Champ After Third Straight Win in Midwest Nationals

September 25, 2019 -- In drag racing, one can go from zero to hero in less time than it takes the average person to finish reading this sentence.  Of course, the reverse also is true, a reality to which reigning Mello Yello Top Fuel Champion Steve Torrence readily can attest.

Six weeks ago, after winning eight of nine races in one remarkable stretch, Torrence and his Capco Contractors team were being touted as unbeatable, virtually certain repeat champions in a category once dominated by drivers like “Big Daddy” Don Garlits, Shirley “Cha Cha” Muldowney and “The Sarge,” Tony Schumacher.

The only real question posed by the so-called experts was whether Torrence, who survived cancer and a heart attack to become the first driver to win NHRA series championships in both the Alcohol and Fuel divisions, could do once again what he did a year ago when, against the odds, he swept the six races comprising the NHRA’s Countdown to the Championship.

After one playoff race, the answer is “no, no he can’t.”  Next question, please.

When the sport’s top teams return to competition this week in the AAA Insurance Midwest Nationals at World Wide Technology Raceway at Gateway, a race Torrence has won the last two seasons, the talented Texan will be racing his Capco dragster from an unfamiliar position.

For the first time in the last 14 playoff races, he won’t start an event either first or second in points.  Is that cause for concern? Apparently, that depends upon one’s perspective.

Torrence, crew chiefs Richard Hogan and Bobby Lagana Jr. and all those who have been on board with the Capco crew since it first began winning races in 2012, categorized a first round loss two weeks ago in the Countdown opener at Reading, Pa., as an unexpected speed bump that makes the path to their goal a bit more challenging.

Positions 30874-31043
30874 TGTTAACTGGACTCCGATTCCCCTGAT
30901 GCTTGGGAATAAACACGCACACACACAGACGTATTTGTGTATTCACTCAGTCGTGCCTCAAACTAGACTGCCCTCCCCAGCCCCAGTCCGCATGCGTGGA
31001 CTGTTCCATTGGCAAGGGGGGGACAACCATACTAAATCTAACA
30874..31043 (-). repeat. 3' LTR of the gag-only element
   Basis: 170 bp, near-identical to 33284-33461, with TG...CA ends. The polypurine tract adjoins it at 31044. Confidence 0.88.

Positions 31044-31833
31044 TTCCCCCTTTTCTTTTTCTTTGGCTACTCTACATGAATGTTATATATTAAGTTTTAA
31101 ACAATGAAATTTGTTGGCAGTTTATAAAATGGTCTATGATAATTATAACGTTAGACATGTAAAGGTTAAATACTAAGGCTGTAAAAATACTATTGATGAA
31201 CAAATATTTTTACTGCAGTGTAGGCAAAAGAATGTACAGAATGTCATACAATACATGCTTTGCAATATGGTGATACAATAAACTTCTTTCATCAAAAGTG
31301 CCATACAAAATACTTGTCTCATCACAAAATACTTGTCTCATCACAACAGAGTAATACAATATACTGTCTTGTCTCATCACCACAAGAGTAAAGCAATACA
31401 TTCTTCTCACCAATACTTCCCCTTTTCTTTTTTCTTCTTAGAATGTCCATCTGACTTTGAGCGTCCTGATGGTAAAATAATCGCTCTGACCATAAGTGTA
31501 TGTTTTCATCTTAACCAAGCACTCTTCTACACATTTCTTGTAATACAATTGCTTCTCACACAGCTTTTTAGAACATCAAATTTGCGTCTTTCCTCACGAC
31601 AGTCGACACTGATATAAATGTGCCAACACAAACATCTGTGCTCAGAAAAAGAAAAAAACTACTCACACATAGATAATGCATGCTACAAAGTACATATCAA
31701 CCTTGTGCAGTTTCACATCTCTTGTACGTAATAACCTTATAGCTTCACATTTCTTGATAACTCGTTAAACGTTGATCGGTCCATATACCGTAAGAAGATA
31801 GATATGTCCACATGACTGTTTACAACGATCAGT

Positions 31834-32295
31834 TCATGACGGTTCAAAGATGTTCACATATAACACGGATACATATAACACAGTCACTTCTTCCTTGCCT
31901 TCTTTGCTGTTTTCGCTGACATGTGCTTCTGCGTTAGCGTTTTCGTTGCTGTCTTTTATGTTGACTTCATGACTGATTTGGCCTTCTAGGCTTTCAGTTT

For those newly aboard the bandwagon, though, it apparently has been perceived as a complete disaster.

“It’s one race,” Torrence said. “Did we plan to go out in the first round?  No.  You never plan to do that.  To be honest, we got behind in qualifying and we never caught up.  We qualified eighth and instead of getting a reasonable first round (opponent), we got the ‘Hillbilly’ (Clay Millican) and he took us out.

“I don’t know why anyone would think this was going to be easy for us or anyone,” Torrence said.  “There are bad asses top to bottom in this class.  Terry McMillen didn’t even make the playoffs and he could win any of these races. 

“All we can do is what we can do,” he said.  “This week we’ve got St. Louis, after that Charlotte and Dallas and then Vegas and Pomona.  There’s no going back; you just gotta move ahead.”

Torrence has shown he has the firepower to do just that.  After all, the 36-year-old champion has won 28 of the last 69 NHRA tour events (40 percent) and his head-to-head record over that span is a phenomenal 157-41.  Moreover, the last time he lost consecutive first round races was 2016.

“There’s still a lot of racing to do,” he said.  “You haven’t heard the last of these Capco cars,” a reference to his hybrid and a second Capco Contractors dragster in which dad Billy won two times this season on the way to qualifying for his first Countdown as a part-time pro.


# # #